*** Event postponed into 2023 ***
On 4 June, 1921, J. Clarence Karcher and his colleagues performed the first seismic reflection experiment in Belle Isle, Oklahoma City, which successfully demonstrated the ability to image subsurface structures from seismic waves. In July and August of 1921, additional experiments were conducted at Vines Branch in the Arbuckle Mountains to correlate subsurface reflections with surface geology. In the past century seismic reflection has been widely used in the energy industry to explore and exploit the world’s petroleum reservoirs and more recently, geothermal and other resources as well. Furthermore, imaging the Earth through seismic has led to major contributions and revolutions in understanding the Earth’s history and structure, aided tectonic reconstructions, and serves societal needs related to geohazards and engineering. Processing and analysis of seismic data have also been and continue to be important drivers in the advancement of technology and computing.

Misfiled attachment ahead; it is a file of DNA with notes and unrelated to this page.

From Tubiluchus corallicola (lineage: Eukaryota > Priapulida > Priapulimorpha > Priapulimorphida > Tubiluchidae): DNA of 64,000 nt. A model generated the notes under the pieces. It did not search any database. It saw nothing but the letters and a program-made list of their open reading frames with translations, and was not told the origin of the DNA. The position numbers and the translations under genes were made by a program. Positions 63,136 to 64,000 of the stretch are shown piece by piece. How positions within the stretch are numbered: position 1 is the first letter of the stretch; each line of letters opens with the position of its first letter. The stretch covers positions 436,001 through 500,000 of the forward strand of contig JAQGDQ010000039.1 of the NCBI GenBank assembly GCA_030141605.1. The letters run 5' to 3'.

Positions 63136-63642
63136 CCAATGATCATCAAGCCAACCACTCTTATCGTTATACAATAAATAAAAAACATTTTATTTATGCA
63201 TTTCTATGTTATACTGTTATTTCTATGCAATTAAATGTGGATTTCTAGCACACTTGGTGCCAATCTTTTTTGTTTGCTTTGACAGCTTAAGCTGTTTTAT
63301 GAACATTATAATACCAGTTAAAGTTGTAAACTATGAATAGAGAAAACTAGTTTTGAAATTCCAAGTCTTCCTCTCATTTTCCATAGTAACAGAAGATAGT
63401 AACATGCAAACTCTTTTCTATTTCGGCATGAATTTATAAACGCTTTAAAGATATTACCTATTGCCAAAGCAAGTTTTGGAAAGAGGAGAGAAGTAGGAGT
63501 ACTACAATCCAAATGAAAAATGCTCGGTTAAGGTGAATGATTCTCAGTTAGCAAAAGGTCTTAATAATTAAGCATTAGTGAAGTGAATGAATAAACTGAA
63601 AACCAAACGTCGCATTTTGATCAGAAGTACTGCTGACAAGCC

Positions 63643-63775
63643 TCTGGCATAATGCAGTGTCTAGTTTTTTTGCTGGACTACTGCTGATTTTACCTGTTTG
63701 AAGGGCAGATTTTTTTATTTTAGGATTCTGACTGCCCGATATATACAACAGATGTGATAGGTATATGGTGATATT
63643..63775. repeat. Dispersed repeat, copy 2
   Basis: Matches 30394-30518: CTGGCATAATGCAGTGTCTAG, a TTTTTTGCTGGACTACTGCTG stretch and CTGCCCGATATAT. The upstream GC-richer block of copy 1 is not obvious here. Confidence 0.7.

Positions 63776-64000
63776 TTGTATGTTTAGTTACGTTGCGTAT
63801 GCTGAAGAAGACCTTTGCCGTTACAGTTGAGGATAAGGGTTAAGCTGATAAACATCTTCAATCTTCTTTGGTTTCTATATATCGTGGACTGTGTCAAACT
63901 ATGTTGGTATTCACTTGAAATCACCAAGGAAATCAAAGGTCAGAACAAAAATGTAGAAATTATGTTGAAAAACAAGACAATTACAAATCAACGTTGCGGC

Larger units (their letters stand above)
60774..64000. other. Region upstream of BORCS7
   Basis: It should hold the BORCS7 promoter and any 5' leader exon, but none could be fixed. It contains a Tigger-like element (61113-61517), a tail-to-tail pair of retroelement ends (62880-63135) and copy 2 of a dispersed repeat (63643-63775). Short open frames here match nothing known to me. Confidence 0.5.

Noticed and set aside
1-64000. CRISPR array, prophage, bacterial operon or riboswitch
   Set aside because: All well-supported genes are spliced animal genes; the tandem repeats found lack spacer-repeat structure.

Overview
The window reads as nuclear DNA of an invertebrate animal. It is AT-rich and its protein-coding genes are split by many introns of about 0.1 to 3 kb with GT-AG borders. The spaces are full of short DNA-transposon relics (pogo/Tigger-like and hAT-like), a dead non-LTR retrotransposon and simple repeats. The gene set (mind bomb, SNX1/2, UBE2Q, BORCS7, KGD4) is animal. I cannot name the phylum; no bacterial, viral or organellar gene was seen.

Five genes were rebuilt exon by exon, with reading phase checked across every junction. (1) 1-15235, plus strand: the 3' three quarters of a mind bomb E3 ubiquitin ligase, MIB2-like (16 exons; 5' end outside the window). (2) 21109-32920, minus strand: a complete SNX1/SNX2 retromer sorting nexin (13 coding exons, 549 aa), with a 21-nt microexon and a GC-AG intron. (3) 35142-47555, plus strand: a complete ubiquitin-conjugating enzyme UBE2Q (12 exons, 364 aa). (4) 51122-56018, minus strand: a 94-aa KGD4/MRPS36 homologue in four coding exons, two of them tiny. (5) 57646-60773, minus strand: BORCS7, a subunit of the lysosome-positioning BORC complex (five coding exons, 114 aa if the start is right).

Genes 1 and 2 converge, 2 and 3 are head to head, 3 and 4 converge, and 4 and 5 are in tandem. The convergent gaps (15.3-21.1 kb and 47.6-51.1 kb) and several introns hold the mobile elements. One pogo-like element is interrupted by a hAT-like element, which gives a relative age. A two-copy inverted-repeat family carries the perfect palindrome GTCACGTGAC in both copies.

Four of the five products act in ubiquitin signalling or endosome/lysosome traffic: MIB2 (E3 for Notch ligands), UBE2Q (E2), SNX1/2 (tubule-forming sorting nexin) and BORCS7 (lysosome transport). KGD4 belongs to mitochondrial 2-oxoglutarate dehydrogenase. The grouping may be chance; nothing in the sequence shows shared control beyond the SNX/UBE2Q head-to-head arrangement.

This workshop will feature an historic documentary on the early events and pioneers, showcase recent developments and advances in seismic acquisition, processing and interpretation, and moreover suggest innovative pathways into the future of seismic. Because of the wide applications of the seismic method, the event will invite participations from industry, academia, and government agencies. The three-day event based at the Oklahoma State University (OSU) campus in Stillwater, OK will include technical presentations at the University of Oklahoma (Day 1) and OSU (Day 2) as well as a field trip to historic sites (Day 3).
Please visit: Seismic Reflection (seg.org)
More info to follow! We will likely be organizing transportation from Tulsa to attend the event, especially the Day 3 Field Trip excursion.
"Geophysical Society of Tulsa (GST)" is a 501(c)3 non-profit organization. Oklahoma, P.O. Box 2784, Tulsa, OK 174101